An unfinished story in honor of my sweet, adventurous cat Priscilla, who passed out of this material world on Tuesday morning, April 22, 2014, between 10:35 –10:45 a.m., at Matilija Veterinary office, in Ojai, California. 
000_photoApril 21, 2014
Please pray for the peaceful passing of my elder cat, Princess Priscilla, the fluffy feline in this photo whom I’ve written about many times over the past 18 years.
I adopted Priscilla and her brother, Leo the Lion, sight unseen. A friend of my daughter’s was about to drop them off at the Humane Society. I remember exclaiming, “Don’t do that!” and told my daughter to call her friend and tell her that we would take them instead.

From the moment this brother sister duo arrived, they had one great adventure after another. Never a dull moment. They played tag, hide-and-seek–they danced and frolicked as kittens do, from dawn to dusk. My roommate at the time complained because at night they liked to run back and forth in the small space between my bed and the wall. He said it sounded like mice running and they kept him awake!

During their kittenhood and young adult years, we lived in a rural, low-traffic area with other cats, dogs, a pig, pet mice, and chickens. Leo and Priscilla roamed the neighborhood and often spent the day in the nearby field and park-like gardens across the street.

For about 12 years they lived in the same place. In the year after I moved, Priscilla had trouble adjusting. (Leo and my other cat adjusted immediately.) She made at least a dozen trips back to our former house until one day she disappeared. After a month of searching at all hours of the day and night, and no sign of her anywhere, I accepted that a coyote or a car had gotten her.

The note below from October 24, 2011, described how Priscilla finally returned–emaciated but alive– after many months.

For the past five years, Priscilla has lived mostly in the river bottom. She thrived there. But about a month after my in-between move, during which timeI had to keep her indoors for her safety, she developed what I thought was an eye infection. I took her to a local vet who could not determine the cause but prescribed antibiotic eyedrops. She had a thorough exam, blood work, and there were other health issues (thyroid problem, bladder infection) as well.

After spending about $300 with no end in sight, I had to face the fact that, especially with several other animals to care for, I could not justify the expensive choices that might prolong her life.

I kept Priscilla as comfortable as I could. She sleeps next to me or close to her favorite radiant heater. She has a totally safe fenced back patio area where she can bask in the sun and fresh air. She knows she’s too old and weak to run away–she never tries to hop the fence.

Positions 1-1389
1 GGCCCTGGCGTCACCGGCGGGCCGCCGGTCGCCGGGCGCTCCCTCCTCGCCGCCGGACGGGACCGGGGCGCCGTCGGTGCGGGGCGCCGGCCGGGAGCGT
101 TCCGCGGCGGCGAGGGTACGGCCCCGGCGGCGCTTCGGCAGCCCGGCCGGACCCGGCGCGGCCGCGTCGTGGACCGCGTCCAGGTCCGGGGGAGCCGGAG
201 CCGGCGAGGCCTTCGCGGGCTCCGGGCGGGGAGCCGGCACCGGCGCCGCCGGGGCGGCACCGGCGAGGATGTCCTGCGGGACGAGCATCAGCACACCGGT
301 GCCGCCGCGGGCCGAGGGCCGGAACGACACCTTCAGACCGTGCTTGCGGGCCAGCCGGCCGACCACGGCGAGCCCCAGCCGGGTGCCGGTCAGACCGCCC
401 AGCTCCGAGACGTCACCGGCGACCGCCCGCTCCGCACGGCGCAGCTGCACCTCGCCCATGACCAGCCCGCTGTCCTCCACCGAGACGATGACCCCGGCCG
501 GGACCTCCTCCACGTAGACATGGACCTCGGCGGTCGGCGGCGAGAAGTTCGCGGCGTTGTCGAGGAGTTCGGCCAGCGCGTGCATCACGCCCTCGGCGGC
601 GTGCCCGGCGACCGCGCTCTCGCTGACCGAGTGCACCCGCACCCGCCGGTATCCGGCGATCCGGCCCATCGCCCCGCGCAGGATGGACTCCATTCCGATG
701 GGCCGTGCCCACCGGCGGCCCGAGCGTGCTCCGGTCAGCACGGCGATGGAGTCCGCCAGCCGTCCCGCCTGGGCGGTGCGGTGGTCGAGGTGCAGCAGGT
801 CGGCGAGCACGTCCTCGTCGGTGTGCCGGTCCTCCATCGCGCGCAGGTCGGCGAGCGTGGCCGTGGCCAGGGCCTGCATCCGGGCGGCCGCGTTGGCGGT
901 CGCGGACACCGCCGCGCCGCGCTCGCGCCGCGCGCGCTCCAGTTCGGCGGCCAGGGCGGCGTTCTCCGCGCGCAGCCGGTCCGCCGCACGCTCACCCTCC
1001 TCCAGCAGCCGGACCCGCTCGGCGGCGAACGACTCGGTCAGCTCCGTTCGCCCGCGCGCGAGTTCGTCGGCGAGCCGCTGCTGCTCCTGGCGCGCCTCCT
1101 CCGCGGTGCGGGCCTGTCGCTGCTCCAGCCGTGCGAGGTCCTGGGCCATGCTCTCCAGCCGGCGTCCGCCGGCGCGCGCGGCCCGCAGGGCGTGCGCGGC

About three days ago I think my sweet Priscilla had a stroke. Her head is crooked–she now needs help eating and drinking. She’s disoriented much of the time and often walks in circles. When I picked her up today her body felt heavy and limp. She is more and more passive and sleeps longer and longer.

I called the vet and was assured that they can fit her in if she needs help to ease her passing.

This is my first end-of-life experience with an old cat. I’ve been with many dogs as they made their transition, at home, with the help of Dr. Lewis, but I’m uncertain what to expect with a cat. The websites of signs of cats dying list not eating and drinking but this morning she ate with gusto. She has trouble getting water into her mouth from a saucer so this afternoon, each time she woke up, I dribbled water into her mouth with a syringe.

I’m so hoping Priscilla’s sweet cat spirit will gently slip away, and that she’ll pass peacefully while resting in my arms or while sleeping in my bed.

We’ll see what the rest of this day brings.

[I remember now that I wrote about her passing and somehow lost what I’d written–and I was too  tired and too sad to try again . . . we had a sweet last night together, but her heart kept going even as her other organs failed—and I had to ease her out of her suffering when she could no longer eat or drink and she walked in circles . . . ]* * *
April 7, 2014
Babies are sweet, dogs are divine, and men can be delicious, but a cat purring away on your chest, or nestling all night under the covers in the crook of your arm, its heart beating next to yours, its dear little cat head tucked under your chin, its sharp claws occasionally digging into your flesh–reminding you that you are cuddling with a wild creature–is bliss on Earth! There’s nothing else like it in this world!

[I did not realize when I wrote this that whatever was wrong this past month with her eye was only getting worse and that she would be dead in two more weeks]
* * *
October 24, 2011 
Princess Priscilla, who came home last Monday, October 17, 2011, at around 6 a.m., after disappearing about four months ago. She was very gaunt, like a skeleton, ravenously hungry and thirsty, but very much alive. Her brother Leo (see photo of Leo the Lion) acted like he saw a ghost. He stared at her in utter disbelief…it was like she came back from the dead. I am so happy to have my miracle cat home again! — in Ojai, CA.
 — in Ojai, CA.